What is common between sketches, wireframes, and mockups? These all are static illustrations that more or less show you the structure and functionality of your Product but don’t let you interact with it. Want to get close to the real-life experience? That’s when prototypes come into the game.
A Prototype is a clickable blueprint of your product that provides you with an idea and perspective of how your app or website may feel to users. As a rule of thumb, it includes clickable buttons and allows you to move from screen to screen just like your future users will do. By the way, you can find an example of the app prototype in our Pocket Promoter Case Study.
Yet, since our article is dedicated to wireframes, we’ll focus on its features:
- On the one hand, they provide you with all the information you need to discover possible pitfalls early, ensure good Customer Experience and can be presented to other stakeholders for gathering their feedback.
- On the other hand, they don’t include anything that is usually not essential - like colors and logos - which allows catching only the most important functionality, leaving additional details aside.
What are the other reasons to create an app wireframe? Let’s review them right now!
👍 Why Is It Important to Create a Wireframe For an App?
Reason # 1: To see how exactly your Product can help customers
The most important reason to make a wireframe for an app is that it provides you with a clear vision of how your customers will use your Product. Without knowing how you’re going to solve their pain-points you can hardly achieve any success.
Wireframing helps to answer the core question: “Can my Product solve the problems of my customers?”.
Reason # 2: To make a showable blueprint of your application
Having an app idea is good. It’s even better if it’s a good idea. However, there probably wasn’t any product that made its way from the small idea to a successful market break-through without any changes. And that’s when it will be quite useful to create an app wireframe.
Actually, the app wireframing process provides you with an answer to the core question: how exactly does my product solve the problem of my customers? Without answering this question you can’t know whether your product is really needed and likely to be used by your target audience.
Thus, you’re able to share this vision with other stakeholders - for example, show wireframes to investors during your pitch and receive funding or get approval from a decision-making person within your organization.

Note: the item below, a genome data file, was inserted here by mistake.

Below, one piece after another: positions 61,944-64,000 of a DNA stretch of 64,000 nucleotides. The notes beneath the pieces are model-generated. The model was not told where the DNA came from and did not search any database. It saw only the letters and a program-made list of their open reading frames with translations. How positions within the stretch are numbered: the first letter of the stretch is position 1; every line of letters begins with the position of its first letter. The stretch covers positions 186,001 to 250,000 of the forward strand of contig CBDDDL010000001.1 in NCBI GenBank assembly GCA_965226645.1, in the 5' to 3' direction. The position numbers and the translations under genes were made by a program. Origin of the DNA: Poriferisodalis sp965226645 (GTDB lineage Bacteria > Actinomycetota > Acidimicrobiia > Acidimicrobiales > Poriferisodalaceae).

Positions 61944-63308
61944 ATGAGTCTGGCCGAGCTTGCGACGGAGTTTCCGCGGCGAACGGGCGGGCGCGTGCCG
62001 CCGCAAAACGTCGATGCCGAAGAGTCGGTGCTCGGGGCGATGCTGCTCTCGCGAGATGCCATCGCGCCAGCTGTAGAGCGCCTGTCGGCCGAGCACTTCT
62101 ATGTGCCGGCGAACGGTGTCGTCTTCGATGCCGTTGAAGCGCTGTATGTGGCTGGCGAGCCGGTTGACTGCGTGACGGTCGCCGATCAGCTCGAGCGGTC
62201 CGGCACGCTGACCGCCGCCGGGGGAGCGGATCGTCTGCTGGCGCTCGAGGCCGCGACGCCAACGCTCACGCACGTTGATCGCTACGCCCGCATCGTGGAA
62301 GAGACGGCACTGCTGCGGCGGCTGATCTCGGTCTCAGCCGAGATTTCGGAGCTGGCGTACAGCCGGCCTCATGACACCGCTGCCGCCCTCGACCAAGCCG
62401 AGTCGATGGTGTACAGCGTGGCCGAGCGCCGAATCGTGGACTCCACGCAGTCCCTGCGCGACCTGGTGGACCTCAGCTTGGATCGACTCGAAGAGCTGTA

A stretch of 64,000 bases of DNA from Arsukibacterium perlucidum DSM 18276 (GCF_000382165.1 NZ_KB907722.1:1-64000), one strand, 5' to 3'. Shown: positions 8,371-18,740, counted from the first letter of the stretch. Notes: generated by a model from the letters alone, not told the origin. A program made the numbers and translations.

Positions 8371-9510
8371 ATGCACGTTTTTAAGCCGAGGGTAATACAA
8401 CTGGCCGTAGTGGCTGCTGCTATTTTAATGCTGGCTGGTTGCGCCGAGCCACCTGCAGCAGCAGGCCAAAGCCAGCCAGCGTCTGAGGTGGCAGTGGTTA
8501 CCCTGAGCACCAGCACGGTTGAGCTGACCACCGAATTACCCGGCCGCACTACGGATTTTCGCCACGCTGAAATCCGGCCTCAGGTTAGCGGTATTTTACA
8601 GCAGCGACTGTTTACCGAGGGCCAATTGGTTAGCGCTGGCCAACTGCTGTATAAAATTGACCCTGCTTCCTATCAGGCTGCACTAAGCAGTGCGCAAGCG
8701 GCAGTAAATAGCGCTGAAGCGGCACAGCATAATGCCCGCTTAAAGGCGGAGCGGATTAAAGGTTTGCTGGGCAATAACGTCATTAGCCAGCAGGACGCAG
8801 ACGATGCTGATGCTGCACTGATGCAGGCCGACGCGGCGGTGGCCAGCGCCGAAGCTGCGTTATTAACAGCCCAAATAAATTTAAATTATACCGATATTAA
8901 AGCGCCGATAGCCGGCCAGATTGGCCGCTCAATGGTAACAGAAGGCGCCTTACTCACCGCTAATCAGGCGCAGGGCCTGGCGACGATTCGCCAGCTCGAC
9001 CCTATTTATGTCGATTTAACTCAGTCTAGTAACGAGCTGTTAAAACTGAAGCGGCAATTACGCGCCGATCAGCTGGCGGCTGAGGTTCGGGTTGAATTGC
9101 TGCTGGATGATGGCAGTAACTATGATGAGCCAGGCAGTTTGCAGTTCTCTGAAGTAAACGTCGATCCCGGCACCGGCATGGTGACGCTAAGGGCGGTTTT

Garry Tan, the co-founder of Initialized Capital and a design expert, puts it as follows:
*Once you have the wireframe you can start doing usability testing. You can print it out and sit down with people who have never seen it before and just walk them through it. Or even better: just ask open-ended questions. Like “what are we looking at?”, “what are you going to click next?”.
Before you even write a line of code you can do a lot to test whether this thing is going to work. And it’s way cheaper to do it at this stage than fix this as a bug in code later.*
Reason # 3: Fast iterations to a perfect Product and avoiding pitfalls in the future
When you create an app wireframe, your main goal is to ensure the pain-point of your users is solved and also map out a great UX for them. However, you may not reach the perfect result from the first shot.
What is great about the app wireframing process is that it doesn’t take much time. Therefore, wireframes are perfect for fast iterations. The whole cycle looks as follows:
- You or your team make a wireframe for an app or it’s part.
- You show it to other stakeholders - e.g. a decision-making person within your organization, investors or a customer focus group - to gather their feedback and discover possible pitfalls early.
- Update your wireframes according to the collected feedback.
- Repeat this sequence as fast as possible and as many times as needed to reach your intended goal.
If you need to involve investors in your project, you will have a nice visual material you can use for presentations and pitches right away.
It’s much easier to execute iterations at this stages than face this need later when the development will be already in progress.
Reason # 4: Wireframing Helps to Avoid Mistakes
Another good reason to make a wireframe for an iOS app (or Android, it doesn’t actually matter) is that it helps to lay out the functionality of each screen.